Lightroom 3 lesson – lesser known tips

Black and white filter

Below is a photo taken at a club with flash and a long exposure, close to a second. When you choose Black and White in the top right near Basic develop settings, a filter is applied based on the strength of certain colours in the photo. In this situation, a straight colour conversion to -100 saturation seems to darken or hide the blue ambient light, while the auto B&W filter brightens the blue/purple channel.

Colour, saturation zero.

Colour, saturation -100 (or Black & White with filter zeroed).

Black & White with filter on auto.

Another way to change the brightness of certain areas is to leave saturation at -100 and then change the white balance. Skin tones become dark and unnatural at cold white balance settings. For photos of a band on stage, changing the white balance in black and white can even seem to change the direction of the lighting, such as having red lights from the left brightened and blue lights from the right darkened at a warm white balance, then the opposite at a cool white balance.


  • Press F twice for full screen view.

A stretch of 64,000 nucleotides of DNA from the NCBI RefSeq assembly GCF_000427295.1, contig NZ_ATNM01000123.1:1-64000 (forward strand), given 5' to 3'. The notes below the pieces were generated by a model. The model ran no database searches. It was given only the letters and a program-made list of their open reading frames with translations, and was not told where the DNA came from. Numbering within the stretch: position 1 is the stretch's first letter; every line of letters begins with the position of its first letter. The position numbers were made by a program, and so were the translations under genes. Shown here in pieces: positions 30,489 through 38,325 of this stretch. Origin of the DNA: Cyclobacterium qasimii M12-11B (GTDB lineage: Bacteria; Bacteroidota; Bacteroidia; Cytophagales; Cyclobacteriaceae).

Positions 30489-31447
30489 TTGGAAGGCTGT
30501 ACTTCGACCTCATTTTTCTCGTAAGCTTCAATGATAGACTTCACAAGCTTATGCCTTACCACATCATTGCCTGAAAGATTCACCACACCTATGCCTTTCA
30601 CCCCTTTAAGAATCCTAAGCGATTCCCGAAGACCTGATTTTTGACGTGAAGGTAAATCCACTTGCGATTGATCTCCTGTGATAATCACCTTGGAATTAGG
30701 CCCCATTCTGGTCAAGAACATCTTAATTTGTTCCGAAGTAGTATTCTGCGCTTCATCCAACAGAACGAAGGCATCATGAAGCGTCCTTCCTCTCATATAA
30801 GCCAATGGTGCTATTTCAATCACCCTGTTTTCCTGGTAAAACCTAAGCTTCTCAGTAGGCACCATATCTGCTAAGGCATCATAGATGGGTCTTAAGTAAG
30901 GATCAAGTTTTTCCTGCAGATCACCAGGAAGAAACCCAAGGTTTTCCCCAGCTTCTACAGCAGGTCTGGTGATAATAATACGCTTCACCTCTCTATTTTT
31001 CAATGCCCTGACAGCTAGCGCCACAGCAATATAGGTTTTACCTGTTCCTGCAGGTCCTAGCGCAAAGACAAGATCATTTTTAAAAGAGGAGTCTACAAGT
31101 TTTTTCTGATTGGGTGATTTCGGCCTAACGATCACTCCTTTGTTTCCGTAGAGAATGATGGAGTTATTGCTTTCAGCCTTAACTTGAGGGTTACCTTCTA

• Control + Tab to hide or show side bars.
  • Press J to show clipping.
  • Right click on the background past the edges of a photo and change the colour from white through black. I leave it on black with pinstripes.
  • Control + Shift + Alt + E: exports the selected photo(s) with the same settings (size, folder, output sharpening etc.) as the previous export.
  • Confirm cropping by pressing Enter on the keyboard. instead of clicking Done.
  • Press X to rotate the cropping outline by 90 degrees.
  • Press O to cycle through overlay modes. The default is the a big grid. The rule of thirds is very useful and there is a variation on the rule of thirds which can centre and strengthen compositions. The Golden Spiral is also great and I find it often more suitable when cropping 4:3 rather than 3:2 ratios.
  • Press Shift O to rotate the overlay (there are many ways to display the Golden Spiral.

If you have tagged a photo, cropped it and edited it, then the picture and the bottom will look something like this, which each icon indicating the step was performed.

The bar at the bottom of the screen

If you are in Develop mode and click on the tag icon, you will be taken to Libary view and the tag section. Similarly, clicking the +/- button will take you back to Develop mode and the middle one goes to crop view.

A full list of keyboard shortcuts is viewable on the Lightroom 3 help website here.

Check out the lesson I wrote for automating lens corrections on import: here.


Finding mp3 Duplicates Efficiently

My method for deleting duplicate songs in iTunes, is to click Show Duplicates in my library, create Size and Bit Rate columns and sort by Size. Songs with the same song length will appear next to each other in order. Unless there is something that makes the one with inferior bit rate (such as 128kbps rather than 192kbps) worth keeping, I delete it.